Sometimes, it’s as if the stars align to collapse upon this moment. Despite our strongest effort to endure challenges in life, it can feel like we are going nowhere or not going to get any better. Those moments when it seems to make no difference whether we open or close our eyes.
How do we keep hope alive despite catching no glimpse of light?
As strange as it sounds when things seem to have hit rock bottom, turning around gently to face the darkness might be the only way to rekindle hope.
#1 Acknowledge the Difficult
Few of us take time to pause and acknowledge the full scale of the emotional and physical difficulties we are going through. When confronted with challenges, our autopilot mode is to go on a perpetual search for solutions or a perpetual longing for things to get better, which possibly add to our anxiety, and fatigue rather than resolve it.
Can we take a step back and check in deeply with our feelings; sense the body and acknowledge where it is tense or tired?
“This is all really hard right now.”
“Fatigue and helplessness are here”
Acknowledging is neither acceptance nor rejection, but a gentle allowing of reality to be as it is. From this firm ground of reality, seeds of compassion and kindness can be sowed – the ingredients needed for hope.
#2 One Small Step at a Time
Sometimes the only way to access hope is to only focus on the next step. Moment by moment, things are more manageable and doable. Sometimes it is when we want to resolve the entire issue and problem all at once, which keeps us stuck in bleak disappointment.
We may ask, “What is possible at this moment?”
Scaling the mountain might feel impossible but taking 1 step forward might seem alright. Remember that we need not be courageous and strong all the time. Just for this moment will do.
#3 The Power of Zooming
(Not the video conferencing app)
Many of us don’t realize that our ability to focus or expand our attention moment to moment is a survival tool. It is not turning our attention away from or avoiding the problem; it’s about learning how to consciously and wisely hold our attention.
For example, are you feeling fatigued or burnt out? Learn to zoom in your attention to small and simple steps. e.g. walk this step, take this shower, or eat this meal. However, if you are experiencing rumination and entangled in endless thoughts, zoom out your attention instead – go big and spacious. Go into nature, look at the sky, or look out of the window to allow yourself a more spacious view of the world.
Yes, we don’t have to see the bright side, yet how we see matters.
#4 Relearn What It Means to Fall Apart
Our cultural norms demand that we stay strong. We are afraid to fall apart, not knowing what will happen if we do. We hold back our tears, we put on a strong front, and we numb our feelings. Not realizing that doing these take every ounce of energy within us and leads to a worsening downward spiral.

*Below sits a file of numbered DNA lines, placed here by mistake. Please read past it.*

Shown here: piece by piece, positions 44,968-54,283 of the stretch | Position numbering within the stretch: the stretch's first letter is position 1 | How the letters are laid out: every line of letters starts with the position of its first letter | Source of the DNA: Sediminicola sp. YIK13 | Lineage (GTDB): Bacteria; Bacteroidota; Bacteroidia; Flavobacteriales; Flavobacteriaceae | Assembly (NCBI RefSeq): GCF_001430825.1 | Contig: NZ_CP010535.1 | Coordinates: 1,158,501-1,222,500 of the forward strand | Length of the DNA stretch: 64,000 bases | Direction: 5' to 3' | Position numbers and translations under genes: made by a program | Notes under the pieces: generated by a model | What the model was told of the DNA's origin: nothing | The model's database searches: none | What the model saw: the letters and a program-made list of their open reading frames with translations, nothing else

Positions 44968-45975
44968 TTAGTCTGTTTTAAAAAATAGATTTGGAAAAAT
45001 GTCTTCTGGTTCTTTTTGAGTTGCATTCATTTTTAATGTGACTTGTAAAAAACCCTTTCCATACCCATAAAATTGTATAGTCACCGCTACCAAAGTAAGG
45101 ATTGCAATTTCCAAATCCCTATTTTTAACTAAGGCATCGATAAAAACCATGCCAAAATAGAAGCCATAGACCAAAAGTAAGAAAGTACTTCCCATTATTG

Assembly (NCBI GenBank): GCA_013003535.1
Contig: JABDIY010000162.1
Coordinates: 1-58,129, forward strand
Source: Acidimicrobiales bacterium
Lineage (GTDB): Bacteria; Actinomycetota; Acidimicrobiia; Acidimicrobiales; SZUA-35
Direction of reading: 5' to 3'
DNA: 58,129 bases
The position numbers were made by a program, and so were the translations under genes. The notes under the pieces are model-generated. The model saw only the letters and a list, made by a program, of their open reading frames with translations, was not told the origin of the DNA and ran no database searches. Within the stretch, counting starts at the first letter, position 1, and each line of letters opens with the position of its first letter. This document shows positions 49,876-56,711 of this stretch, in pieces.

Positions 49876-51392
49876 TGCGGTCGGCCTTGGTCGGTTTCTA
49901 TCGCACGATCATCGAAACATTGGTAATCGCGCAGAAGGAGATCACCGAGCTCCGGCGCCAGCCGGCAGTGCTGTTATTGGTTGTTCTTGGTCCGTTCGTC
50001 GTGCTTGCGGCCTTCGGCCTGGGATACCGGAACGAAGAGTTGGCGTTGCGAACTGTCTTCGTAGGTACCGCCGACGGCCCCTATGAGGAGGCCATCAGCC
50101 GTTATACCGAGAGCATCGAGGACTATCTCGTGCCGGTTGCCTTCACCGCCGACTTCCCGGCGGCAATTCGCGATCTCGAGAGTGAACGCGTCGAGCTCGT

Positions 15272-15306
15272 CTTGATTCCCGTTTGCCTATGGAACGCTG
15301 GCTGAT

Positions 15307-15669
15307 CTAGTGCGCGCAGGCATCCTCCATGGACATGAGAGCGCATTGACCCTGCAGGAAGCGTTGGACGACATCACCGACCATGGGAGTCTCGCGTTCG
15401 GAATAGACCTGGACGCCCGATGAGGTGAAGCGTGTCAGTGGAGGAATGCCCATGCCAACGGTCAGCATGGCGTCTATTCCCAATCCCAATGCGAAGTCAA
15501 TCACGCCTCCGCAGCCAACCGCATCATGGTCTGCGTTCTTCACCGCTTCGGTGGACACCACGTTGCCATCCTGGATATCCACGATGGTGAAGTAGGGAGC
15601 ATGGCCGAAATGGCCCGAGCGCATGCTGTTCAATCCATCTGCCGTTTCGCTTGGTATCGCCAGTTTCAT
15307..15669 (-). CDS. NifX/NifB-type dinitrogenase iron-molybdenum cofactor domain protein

Thus, do not belittle the power of allowing what is already here to express itself. This sadness is already here. This fatigue is already here. I can allow myself to cry, or sit on this couch and close my eyes, or just yell into the pillow.
Sometimes the kindest thing to do is to give yourself permission to fall apart.
And the strongest thing to do is to trust it’s going to be OK. Maybe it is from witnessing the shattered pieces that we can learn a new way of putting ourselves back together again?
#5 This Moment Is All We Ever Have
It’s easier said than done to stay in the present moment, especially when we are overwhelmed by gloom and doom. It’s so hard to see clearly what is gifted in the present. This is exactly why this is listed as the last tip because all the tips above are meant to guide us to this – the present moment. The present moment is not some magically calm place that we can run to. There is no present moment to arrive at. It is merely an openness, and a willingness moment to moment to be with what is here.
In the present moment, both light and darkness are welcomed. It’s about having the space for everything to come and go. For space is also needed for joy and life to land on us, even if it’s just a brief moment. After all, no matter how brief the moment might be, isn’t it all we have anyway?
Don’t hold back the tears.
And don’t stifle the laughs.
So Where Might Hope Be?
Be it utter grief, fear, disappointment, or ecstatic joy, excitement, and passion, aren’t they all offerings of life? Consider the possibility that not one is less than or more than the other; just a quivering, trembling, and deeply moving aliveness.
Aren’t they all in some ways an expression of common humanity’s loving and longing? Isn’t hope inherently present as long as we allow this full aliveness to come through?
All we need to do is take it one moment at a time…
And hope is here.